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Revista da Sociedade Portuguesa de Dermatologia e Venereologia

versão impressa ISSN 2182-2395versão On-line ISSN 2182-2409

Rev Soc Port Dermatol Venereol vol.79 no.3 Lisboa set. 2021  Epub 30-Set-2021 

Case Report

Basal Cell Carcinoma with Disseminated Bone Metastization: An Unusual Outcome of the Most Common Malignancy

Carcinoma Basocelular com Metastização Óssea Disseminada: Um Desfecho Invulgar da Doença Maligna Mais Comum

Luísa Rolim1 

Bruno M Fernandes1 

Carolina Carvalho1 

António Silva1 

Joana Calvão2

Ricardo Vieira2

Margarida Borrego1 

1Department of Radiation Oncology, Coimbra University Hospital, Coimbra, Portugal

2Department of Dermatology, Coimbra University Hospital, Coimbra, Portugal


Basal cell carcinoma is the most common skin cancer, with a very low incidence of metastases, associated with high morbidity and mortality. The morpheaform clinical variant is uncommon, presenting an aggressive growth pattern. Early diagnosis and new targeted therapies for metastatic disease are important to improve survival rates.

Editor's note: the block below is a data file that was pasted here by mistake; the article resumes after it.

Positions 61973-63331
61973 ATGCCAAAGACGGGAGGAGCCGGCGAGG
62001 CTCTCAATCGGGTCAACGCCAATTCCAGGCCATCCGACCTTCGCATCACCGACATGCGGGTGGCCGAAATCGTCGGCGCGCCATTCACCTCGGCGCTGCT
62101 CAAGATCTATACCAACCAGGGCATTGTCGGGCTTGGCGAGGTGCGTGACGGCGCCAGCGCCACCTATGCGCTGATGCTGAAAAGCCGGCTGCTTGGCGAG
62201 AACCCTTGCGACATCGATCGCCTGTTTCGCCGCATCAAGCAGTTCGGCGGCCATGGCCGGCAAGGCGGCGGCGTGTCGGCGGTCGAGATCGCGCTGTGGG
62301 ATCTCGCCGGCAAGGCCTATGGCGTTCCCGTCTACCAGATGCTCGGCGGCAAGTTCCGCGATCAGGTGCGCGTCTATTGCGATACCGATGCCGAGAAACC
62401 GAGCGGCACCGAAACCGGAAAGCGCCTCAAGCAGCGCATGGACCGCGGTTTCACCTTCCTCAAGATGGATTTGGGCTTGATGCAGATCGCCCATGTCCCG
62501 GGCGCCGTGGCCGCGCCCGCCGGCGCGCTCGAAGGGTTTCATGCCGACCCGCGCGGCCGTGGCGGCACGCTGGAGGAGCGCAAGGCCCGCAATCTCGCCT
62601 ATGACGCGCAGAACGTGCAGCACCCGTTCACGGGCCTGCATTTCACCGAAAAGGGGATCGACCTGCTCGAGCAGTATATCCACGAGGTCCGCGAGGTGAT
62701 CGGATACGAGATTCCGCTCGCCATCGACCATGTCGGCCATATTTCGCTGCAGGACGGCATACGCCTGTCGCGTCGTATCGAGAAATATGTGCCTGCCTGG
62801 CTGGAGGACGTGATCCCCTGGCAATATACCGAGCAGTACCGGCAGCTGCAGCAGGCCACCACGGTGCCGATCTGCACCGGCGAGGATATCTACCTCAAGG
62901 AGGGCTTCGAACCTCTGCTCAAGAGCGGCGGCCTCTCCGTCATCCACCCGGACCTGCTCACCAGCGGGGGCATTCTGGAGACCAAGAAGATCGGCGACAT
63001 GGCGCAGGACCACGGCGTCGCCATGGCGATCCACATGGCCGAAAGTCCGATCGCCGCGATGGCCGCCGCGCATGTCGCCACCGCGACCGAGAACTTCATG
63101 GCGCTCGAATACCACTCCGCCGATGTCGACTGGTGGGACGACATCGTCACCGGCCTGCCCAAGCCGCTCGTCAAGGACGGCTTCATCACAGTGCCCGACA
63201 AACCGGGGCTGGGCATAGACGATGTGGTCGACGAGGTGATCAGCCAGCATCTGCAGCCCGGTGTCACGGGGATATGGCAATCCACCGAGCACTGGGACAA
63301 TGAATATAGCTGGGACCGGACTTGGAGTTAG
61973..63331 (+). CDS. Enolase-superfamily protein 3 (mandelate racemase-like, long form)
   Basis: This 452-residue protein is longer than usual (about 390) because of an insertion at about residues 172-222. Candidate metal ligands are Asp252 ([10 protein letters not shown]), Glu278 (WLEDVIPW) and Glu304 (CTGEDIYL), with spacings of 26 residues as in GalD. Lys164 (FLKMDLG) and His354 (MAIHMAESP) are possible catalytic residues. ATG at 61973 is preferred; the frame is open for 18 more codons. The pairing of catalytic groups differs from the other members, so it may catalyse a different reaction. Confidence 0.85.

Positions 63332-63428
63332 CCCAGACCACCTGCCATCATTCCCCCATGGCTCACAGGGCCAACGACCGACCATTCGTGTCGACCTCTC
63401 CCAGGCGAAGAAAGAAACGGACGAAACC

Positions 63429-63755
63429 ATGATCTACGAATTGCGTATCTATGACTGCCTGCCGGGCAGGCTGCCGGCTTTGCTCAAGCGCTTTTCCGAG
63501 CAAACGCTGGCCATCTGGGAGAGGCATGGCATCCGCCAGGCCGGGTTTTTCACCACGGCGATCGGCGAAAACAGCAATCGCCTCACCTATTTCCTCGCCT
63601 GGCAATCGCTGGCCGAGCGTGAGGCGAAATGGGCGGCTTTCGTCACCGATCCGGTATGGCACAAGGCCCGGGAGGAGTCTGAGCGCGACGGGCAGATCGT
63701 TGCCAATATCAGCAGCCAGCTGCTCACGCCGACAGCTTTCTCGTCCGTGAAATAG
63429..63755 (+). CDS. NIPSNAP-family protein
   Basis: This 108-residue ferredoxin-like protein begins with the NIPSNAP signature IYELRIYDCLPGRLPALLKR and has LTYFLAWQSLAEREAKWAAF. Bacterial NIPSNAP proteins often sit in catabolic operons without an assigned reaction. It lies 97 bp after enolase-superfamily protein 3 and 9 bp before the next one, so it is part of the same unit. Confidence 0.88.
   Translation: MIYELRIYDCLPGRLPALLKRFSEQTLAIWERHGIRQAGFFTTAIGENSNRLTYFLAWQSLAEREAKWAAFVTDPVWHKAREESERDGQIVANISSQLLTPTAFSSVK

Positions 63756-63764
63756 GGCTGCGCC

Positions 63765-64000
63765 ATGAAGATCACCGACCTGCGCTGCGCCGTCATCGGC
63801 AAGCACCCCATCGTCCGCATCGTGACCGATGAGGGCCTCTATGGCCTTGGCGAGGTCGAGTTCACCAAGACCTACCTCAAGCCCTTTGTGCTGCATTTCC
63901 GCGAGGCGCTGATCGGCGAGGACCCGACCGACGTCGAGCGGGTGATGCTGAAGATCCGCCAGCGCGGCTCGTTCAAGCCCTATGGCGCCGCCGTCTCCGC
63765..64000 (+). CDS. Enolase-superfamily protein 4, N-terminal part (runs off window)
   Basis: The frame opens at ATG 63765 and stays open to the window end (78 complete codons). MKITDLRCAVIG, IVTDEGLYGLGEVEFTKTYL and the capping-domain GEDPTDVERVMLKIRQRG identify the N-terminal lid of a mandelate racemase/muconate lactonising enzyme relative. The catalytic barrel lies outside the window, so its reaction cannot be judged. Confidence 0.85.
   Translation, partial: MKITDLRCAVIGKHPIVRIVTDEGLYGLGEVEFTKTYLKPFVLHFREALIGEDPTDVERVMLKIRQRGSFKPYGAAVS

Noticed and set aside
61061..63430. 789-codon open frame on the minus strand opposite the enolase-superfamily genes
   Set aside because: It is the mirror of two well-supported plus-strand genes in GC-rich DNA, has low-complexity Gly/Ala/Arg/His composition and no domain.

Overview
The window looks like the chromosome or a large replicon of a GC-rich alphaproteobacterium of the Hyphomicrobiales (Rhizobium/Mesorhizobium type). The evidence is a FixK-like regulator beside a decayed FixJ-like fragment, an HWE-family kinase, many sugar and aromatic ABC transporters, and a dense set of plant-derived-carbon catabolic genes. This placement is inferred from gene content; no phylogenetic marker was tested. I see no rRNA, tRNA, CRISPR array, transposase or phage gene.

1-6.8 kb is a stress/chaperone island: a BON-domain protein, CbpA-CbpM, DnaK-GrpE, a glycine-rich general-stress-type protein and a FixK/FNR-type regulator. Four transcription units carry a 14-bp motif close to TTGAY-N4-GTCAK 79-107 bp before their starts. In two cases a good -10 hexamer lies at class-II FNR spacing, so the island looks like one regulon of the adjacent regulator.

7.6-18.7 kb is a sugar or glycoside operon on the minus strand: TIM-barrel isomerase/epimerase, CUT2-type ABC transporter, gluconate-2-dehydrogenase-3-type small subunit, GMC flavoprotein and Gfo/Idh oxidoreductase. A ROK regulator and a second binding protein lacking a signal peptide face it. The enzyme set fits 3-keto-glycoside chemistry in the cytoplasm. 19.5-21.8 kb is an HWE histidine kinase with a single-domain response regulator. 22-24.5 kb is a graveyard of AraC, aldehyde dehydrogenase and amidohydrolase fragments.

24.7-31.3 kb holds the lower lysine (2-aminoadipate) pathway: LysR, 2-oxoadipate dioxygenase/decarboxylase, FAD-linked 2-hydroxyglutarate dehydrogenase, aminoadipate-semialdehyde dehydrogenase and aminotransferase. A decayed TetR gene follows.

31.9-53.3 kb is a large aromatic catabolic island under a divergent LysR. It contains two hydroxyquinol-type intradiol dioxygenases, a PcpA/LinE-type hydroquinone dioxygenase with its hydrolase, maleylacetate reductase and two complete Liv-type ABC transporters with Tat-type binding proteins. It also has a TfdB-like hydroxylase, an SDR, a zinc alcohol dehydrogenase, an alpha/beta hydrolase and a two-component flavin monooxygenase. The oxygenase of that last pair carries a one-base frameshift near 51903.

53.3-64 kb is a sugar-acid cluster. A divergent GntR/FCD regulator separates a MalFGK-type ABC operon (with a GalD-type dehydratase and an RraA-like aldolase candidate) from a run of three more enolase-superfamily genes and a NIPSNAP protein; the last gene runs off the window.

We present the case of a 29-year-old patient with morpheaform basal cell carcinoma in the right genian region. Due to local recurrences, he underwent surgery and adjuvant radiotherapy. For extensive metastatic bone involvement, the patient started vismodegib and, later, pembrolizumab, and also performed palliative radiotherapy. Despite several lines of systemic therapy, the disease progressed, and the patient died after 8 years of follow-up.

This case shows how crucial it is to identify risk factors for metastatic basal cell carcinoma and highlights the need to improve target therapies and tailor them to the patient’s biological profile.

KEYWORDS: Carcinoma, Basal Cell/secondary; Carcinoma, Basal Cell/drug therapy; Neoplasm Metastasis/radiotherapy; Skin Neoplasms/drug therapy.


O carcinoma basocelular é o cancro de pele mais comum, com uma incidência muito baixa de metástases, associada a alta morbilidade e mortalidade. A variante clínica morfeiforme é incomum, apresentando um padrão de crescimento agressivo. O diagnóstico precoce e as novas terapias-alvo para a doença metastática são importantes para melhorar as taxas de sobrevivência.